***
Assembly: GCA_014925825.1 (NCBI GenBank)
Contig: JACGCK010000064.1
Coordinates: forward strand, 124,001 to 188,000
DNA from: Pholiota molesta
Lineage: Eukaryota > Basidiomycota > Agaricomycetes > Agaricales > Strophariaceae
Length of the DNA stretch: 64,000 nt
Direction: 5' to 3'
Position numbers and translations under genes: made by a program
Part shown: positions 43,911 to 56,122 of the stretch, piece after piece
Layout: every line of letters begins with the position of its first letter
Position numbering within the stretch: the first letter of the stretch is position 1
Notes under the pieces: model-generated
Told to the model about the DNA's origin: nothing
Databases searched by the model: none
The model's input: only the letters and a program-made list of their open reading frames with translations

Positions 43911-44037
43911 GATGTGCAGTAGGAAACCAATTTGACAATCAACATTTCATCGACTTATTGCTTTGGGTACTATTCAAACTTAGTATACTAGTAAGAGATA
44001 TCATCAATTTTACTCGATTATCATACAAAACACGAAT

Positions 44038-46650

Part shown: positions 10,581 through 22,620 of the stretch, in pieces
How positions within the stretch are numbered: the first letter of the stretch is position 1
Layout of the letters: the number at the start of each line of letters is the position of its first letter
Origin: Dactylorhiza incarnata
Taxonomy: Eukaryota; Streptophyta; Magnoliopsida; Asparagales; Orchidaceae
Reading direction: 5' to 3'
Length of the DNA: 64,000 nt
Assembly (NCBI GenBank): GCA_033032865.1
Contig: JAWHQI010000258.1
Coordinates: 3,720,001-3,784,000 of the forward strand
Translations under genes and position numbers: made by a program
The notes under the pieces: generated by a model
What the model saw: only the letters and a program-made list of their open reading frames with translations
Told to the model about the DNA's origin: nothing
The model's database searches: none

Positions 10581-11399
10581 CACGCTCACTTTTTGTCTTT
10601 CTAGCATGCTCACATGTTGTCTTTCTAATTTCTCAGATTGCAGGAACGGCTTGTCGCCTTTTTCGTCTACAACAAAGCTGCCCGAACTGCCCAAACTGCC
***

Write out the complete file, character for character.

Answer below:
Assembly: GCA_014925825.1 (NCBI GenBank)
Contig: JACGCK010000064.1
Coordinates: forward strand, 124,001 to 188,000
DNA from: Pholiota molesta
Lineage: Eukaryota > Basidiomycota > Agaricomycetes > Agaricales > Strophariaceae
Length of the DNA stretch: 64,000 nt
Direction: 5' to 3'
Position numbers and translations under genes: made by a program
Part shown: positions 43,911 to 56,122 of the stretch, piece after piece
Layout: every line of letters begins with the position of its first letter
Position numbering within the stretch: the first letter of the stretch is position 1
Notes under the pieces: model-generated
Told to the model about the DNA's origin: nothing
Databases searched by the model: none
The model's input: only the letters and a program-made list of their open reading frames with translations

Positions 43911-44037
43911 GATGTGCAGTAGGAAACCAATTTGACAATCAACATTTCATCGACTTATTGCTTTGGGTACTATTCAAACTTAGTATACTAGTAAGAGATA
44001 TCATCAATTTTACTCGATTATCATACAAAACACGAAT

Positions 44038-46650

Part shown: positions 10,581 through 22,620 of the stretch, in pieces
How positions within the stretch are numbered: the first letter of the stretch is position 1
Layout of the letters: the number at the start of each line of letters is the position of its first letter
Origin: Dactylorhiza incarnata
Taxonomy: Eukaryota; Streptophyta; Magnoliopsida; Asparagales; Orchidaceae
Reading direction: 5' to 3'
Length of the DNA: 64,000 nt
Assembly (NCBI GenBank): GCA_033032865.1
Contig: JAWHQI010000258.1
Coordinates: 3,720,001-3,784,000 of the forward strand
Translations under genes and position numbers: made by a program
The notes under the pieces: generated by a model
What the model saw: only the letters and a program-made list of their open reading frames with translations
Told to the model about the DNA's origin: nothing
The model's database searches: none

Positions 10581-11399
10581 CACGCTCACTTTTTGTCTTT
10601 CTAGCATGCTCACATGTTGTCTTTCTAATTTCTCAGATTGCAGGAACGGCTTGTCGCCTTTTTCGTCTACAACAAAGCTGCCCGAACTGCCCAAACTGCC